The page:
It is only a matter of time before wallpaper patterns look dated and the newspaper discolors and peels. The ideal solution would be to tear it down, but that’s a challenging job that risks damaging your manicure. The alternative is to paint over wallpaper. However, it is imperative you carefully prepare the surface. Oil-based primer or priming shellac covers the pattern and seals the newspaper against moisture to keep the paper from the glue from loosening underneath fresh paint. You may use either latex or wax paint above the primer or shellac.
Prepare the Wallpaper Surface
Ventilate the work area. Apply wallpaper paste to the underside of peeled-up corners and seams using a foam paintbrush. Smooth the paper back into position to adhere it firmly to the wall.
Examine the entire surface of the wallpaper for bubbles. Cut away bubbled wallpaper working with a utility knife. Adhere the edges with wallpaper paste.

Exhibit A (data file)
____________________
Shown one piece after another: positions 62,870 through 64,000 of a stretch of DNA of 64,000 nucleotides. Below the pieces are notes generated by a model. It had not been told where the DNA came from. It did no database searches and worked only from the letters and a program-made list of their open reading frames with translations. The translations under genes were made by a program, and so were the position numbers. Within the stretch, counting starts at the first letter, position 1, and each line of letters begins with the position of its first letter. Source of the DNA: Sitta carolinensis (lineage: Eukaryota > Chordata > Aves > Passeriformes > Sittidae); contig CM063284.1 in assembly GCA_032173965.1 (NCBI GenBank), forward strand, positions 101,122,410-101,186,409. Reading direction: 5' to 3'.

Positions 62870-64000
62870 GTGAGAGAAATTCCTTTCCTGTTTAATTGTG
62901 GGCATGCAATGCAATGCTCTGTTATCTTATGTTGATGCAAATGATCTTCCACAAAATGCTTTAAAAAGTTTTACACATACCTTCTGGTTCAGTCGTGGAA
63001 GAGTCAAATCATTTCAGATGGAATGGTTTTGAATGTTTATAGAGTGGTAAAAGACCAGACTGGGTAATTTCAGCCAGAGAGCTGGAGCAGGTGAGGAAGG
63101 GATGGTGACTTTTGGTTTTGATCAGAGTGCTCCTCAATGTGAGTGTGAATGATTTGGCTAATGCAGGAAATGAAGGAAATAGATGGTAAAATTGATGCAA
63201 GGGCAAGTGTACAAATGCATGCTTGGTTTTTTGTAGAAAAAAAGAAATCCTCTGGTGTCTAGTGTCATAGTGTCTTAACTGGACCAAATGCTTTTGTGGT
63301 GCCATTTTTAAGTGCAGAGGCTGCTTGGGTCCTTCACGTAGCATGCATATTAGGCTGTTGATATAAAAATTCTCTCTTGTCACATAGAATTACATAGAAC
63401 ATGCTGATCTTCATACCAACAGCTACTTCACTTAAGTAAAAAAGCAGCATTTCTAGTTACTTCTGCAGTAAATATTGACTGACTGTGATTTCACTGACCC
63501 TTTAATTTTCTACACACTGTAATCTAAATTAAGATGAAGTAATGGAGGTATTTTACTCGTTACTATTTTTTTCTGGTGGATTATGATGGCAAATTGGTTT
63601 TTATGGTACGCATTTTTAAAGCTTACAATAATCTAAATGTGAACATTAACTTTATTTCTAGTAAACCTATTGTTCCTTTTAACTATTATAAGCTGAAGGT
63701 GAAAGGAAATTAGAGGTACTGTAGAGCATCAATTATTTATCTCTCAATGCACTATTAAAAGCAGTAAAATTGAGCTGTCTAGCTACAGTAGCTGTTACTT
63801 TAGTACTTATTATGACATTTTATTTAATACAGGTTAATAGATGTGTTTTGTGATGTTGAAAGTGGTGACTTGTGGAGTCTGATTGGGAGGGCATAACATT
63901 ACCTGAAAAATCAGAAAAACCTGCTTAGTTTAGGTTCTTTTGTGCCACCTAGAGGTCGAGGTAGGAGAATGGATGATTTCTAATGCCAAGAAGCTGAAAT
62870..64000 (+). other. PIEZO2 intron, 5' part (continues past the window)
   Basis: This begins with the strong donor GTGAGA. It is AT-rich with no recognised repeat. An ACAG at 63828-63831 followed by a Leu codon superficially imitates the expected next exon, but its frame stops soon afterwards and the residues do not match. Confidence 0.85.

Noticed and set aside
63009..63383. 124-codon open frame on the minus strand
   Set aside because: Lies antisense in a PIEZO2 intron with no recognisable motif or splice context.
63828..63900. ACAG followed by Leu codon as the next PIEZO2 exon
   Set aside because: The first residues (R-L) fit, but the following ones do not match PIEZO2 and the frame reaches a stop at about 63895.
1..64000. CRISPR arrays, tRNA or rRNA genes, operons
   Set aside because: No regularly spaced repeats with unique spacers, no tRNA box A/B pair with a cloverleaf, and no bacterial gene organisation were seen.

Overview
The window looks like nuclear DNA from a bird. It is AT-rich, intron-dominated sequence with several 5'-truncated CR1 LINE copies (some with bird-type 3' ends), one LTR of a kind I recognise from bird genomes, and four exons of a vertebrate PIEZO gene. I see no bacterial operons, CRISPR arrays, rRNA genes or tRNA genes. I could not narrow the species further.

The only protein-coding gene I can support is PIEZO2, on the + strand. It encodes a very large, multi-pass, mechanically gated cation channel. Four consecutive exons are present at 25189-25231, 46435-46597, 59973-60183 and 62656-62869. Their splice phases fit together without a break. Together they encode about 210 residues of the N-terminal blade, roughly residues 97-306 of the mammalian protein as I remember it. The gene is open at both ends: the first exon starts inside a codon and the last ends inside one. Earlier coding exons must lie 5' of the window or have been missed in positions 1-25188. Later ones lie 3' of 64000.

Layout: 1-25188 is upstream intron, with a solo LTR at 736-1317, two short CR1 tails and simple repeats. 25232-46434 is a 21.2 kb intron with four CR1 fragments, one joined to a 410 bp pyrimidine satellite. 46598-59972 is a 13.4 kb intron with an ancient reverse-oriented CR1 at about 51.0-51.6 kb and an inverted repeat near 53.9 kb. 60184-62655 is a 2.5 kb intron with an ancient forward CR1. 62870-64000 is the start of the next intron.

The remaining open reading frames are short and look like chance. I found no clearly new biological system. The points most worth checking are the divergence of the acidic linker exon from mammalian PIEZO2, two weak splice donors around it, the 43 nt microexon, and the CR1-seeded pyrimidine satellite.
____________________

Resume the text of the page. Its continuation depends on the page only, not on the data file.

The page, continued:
Allow the paste to dry for the moment the manufacturer recommends, then sand seams and edges using a fine-grit seams to make them level with the remainder of the wallpaper surface.
Spackle cut-away sections of newspaper and remaining raised seams with drywall compound and a putty knife.
Sand the vaccine chemical with fine-grit sandpaper to smooth it and make it level with the wallpaper surface.
Wipe the wallpaper with a damp cloth to remove sanding dust.
Wash the wallpaper with a degreasing cleaner and damp cloth. Follow the degreaser package directions.
Caulk the wallpaper edges at the floor and ceiling with silicone to create a moisture barrier.
Let the wallpaper dry thoroughly.
Prime the Wallpaper
Apply a thin coat of primer or shellac into the wallpaper’s surface by means of a paintbrush or roller. Work in a small area at one time. Blend overlapping strokes to get an even finish.
Evaluate the primer or shellac coverage after the first coat dries. Apply another coat if the wallpaper pattern reveals through the first coat.
Allow the primer to dry for 24 hours.
Paint the Wallpaper
Paint the wallpaper using a roller or paintbrush. Work in small sections of wall. Blend overlapping strokes to get even coverage. Enable the paint to dry.
Apply another coat of paint to your walls. Enable the paint to dry.
Evaluate the paint plan to find out whether you need a third coat.